Dexamethasone and similar drugs have long shown to be effective in saving preterm babies lives in high-income countries, where high-quality newborn care is more accessible.
This is the first time a clinical trial has proven that the drugs are also effective in low-income settings, the study published in the New England Journal of Medicine, reported.
The WHO ACTION-I trial resolves an ongoing controversy about the efficacy of antenatal steroids for improving preterm newborn survival in low-income countries.
Conducted from December 2017-November 2019, the randomised trial recruited 2852 women and their 3,070 babies from 29 secondary and tertiary level hospitals in Bangladesh, India, Kenya, Nigeria, and Pakistan.
Beyond finding a significantly lower risk of neonatal death and stillbirth, the study also found there was no increase in possible maternal bacterial infections when treating pregnant women with dexamethasone in low-resource settings.
"Dexamethasone is now a proven drug to save babies born too soon in low-income settings," said study author Dr Olufemi Oladapo, head of maternal and perinatal health unit at WHO.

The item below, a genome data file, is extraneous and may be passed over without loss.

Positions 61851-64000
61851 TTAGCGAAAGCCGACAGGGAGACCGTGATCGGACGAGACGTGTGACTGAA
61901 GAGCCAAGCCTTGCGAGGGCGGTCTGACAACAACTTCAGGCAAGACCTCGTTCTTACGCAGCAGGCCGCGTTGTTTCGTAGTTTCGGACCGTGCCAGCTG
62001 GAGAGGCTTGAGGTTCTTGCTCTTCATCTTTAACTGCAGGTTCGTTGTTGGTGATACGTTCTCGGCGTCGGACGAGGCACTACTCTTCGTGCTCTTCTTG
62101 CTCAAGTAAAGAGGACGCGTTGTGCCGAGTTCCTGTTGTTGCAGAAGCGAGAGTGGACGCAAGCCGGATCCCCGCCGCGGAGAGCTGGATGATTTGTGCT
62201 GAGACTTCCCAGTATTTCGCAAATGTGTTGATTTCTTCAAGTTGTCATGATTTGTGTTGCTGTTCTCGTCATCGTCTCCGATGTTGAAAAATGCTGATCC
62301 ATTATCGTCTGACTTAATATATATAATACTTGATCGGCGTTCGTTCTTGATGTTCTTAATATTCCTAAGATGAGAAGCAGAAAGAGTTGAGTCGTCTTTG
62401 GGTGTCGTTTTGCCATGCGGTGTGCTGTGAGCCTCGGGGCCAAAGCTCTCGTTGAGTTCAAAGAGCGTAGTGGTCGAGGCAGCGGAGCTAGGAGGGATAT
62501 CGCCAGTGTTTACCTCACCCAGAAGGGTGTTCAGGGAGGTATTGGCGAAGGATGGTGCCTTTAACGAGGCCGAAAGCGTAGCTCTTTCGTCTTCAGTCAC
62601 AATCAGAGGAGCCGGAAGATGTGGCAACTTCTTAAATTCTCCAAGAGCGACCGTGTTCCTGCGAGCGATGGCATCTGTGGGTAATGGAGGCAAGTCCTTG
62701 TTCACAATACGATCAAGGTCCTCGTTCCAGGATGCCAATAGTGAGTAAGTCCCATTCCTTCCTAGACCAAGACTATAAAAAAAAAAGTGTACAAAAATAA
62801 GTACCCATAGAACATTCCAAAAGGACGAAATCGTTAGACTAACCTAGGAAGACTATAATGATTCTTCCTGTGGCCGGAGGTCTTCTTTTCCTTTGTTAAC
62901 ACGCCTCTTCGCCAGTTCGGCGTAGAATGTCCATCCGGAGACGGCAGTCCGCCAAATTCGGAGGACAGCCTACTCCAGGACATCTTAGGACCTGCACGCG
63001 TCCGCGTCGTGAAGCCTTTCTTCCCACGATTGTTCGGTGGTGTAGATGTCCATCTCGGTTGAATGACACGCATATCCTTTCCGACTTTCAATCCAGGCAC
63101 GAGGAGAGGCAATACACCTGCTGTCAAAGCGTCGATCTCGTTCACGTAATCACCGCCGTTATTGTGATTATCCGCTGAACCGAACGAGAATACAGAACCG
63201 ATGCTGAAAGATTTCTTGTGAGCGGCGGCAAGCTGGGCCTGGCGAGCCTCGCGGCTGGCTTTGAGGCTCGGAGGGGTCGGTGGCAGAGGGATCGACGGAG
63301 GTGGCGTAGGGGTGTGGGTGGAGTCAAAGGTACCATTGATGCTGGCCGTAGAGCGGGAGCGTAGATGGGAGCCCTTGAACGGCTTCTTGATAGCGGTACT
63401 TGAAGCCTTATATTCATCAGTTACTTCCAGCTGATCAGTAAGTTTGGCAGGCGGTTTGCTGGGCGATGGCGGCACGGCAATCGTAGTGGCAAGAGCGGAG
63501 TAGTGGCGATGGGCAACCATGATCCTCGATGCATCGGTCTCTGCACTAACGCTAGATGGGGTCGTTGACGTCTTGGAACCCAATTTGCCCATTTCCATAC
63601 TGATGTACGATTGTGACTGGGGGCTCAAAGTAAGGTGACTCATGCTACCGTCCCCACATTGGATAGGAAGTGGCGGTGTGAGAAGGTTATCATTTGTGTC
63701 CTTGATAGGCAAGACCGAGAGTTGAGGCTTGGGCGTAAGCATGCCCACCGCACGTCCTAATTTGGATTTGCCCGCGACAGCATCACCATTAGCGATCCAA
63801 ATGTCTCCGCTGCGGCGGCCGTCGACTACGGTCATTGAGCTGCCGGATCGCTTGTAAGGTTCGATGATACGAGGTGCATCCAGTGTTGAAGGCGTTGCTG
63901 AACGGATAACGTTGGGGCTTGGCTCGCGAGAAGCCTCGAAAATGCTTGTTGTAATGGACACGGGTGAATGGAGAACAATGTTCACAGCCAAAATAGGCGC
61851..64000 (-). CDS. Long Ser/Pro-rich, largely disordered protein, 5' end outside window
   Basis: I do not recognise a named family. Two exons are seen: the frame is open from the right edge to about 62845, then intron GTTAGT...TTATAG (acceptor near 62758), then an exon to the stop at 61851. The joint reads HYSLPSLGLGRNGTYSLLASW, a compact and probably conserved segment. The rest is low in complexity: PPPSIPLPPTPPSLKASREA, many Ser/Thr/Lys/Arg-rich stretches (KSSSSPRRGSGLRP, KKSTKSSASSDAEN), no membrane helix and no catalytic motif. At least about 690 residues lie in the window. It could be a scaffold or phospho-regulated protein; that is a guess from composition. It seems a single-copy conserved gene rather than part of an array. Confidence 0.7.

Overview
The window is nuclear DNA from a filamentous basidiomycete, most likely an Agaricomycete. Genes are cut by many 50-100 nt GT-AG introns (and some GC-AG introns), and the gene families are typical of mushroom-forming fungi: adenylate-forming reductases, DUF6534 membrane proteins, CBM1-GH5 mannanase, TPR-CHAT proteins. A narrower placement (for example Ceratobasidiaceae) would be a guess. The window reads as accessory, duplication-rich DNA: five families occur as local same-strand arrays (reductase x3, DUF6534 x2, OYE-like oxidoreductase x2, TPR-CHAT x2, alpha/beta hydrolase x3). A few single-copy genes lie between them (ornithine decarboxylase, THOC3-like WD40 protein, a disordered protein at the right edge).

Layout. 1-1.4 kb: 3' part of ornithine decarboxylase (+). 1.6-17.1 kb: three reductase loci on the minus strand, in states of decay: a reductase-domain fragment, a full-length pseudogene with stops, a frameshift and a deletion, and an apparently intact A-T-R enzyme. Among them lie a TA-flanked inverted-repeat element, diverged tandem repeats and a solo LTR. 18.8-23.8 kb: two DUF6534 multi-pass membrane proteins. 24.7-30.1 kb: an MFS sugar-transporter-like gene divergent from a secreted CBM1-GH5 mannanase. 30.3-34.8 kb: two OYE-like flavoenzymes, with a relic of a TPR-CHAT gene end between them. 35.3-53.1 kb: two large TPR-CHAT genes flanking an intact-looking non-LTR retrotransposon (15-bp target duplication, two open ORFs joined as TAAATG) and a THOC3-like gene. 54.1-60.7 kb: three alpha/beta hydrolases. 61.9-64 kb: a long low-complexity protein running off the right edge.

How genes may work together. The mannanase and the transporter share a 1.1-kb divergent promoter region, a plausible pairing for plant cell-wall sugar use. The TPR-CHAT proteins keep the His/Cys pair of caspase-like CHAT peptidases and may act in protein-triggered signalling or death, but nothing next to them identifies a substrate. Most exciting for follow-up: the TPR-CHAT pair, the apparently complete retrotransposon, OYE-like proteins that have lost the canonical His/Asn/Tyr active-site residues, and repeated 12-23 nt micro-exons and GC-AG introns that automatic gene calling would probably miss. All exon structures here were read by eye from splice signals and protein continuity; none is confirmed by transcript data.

"But it is only effective when administered by health-care providers who can make timely and accurate decisions, and provide a minimum package of high-quality care for both pregnant women and their babies," Oladapo added.
The impact is significant: for every 25 pregnant women treated with dexamethasone, one premature baby's life was saved.
When administered to mothers at risk of preterm birth, dexamethasone crosses the placenta and accelerates lung development, making it less likely for preterm babies to have respiratory problems at birth.
The study noted that healthcare providers must have the means to select the women most likely to benefit from the drug and to correctly initiate the treatment at the right time - ideally 48 hours before giving birth to give enough time to complete steroid injections for maximal effect.
Women who are in weeks 26-34 of their pregnancy are most likely to benefit from the steroid, so healthcare providers must also have access to ultrasound to accurately date their pregnancies.
In addition, babies must receive sufficiently good-quality care when they are born, the team said.
"When a minimal package of care for newborn babies is in place in low-income countries, antenatal steroids such as dexamethasone can help to save preterm babies' lives," said study author Dr Rajiv Bahl, head of the newborn health unit at WHO.